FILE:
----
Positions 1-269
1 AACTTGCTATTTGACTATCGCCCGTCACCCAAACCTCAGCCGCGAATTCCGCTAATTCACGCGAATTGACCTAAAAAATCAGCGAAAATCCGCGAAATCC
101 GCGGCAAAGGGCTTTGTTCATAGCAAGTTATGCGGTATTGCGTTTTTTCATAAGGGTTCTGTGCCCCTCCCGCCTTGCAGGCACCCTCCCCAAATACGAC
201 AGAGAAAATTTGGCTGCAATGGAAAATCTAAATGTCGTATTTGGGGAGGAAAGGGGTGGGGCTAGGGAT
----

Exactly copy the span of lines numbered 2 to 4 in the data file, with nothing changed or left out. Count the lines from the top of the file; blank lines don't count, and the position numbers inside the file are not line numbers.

1 AACTTGCTATTTGACTATCGCCCGTCACCCAAACCTCAGCCGCGAATTCCGCTAATTCACGCGAATTGACCTAAAAAATCAGCGAAAATCCGCGAAATCC
101 GCGGCAAAGGGCTTTGTTCATAGCAAGTTATGCGGTATTGCGTTTTTTCATAAGGGTTCTGTGCCCCTCCCGCCTTGCAGGCACCCTCCCCAAATACGAC
201 AGAGAAAATTTGGCTGCAATGGAAAATCTAAATGTCGTATTTGGGGAGGAAAGGGGTGGGGCTAGGGAT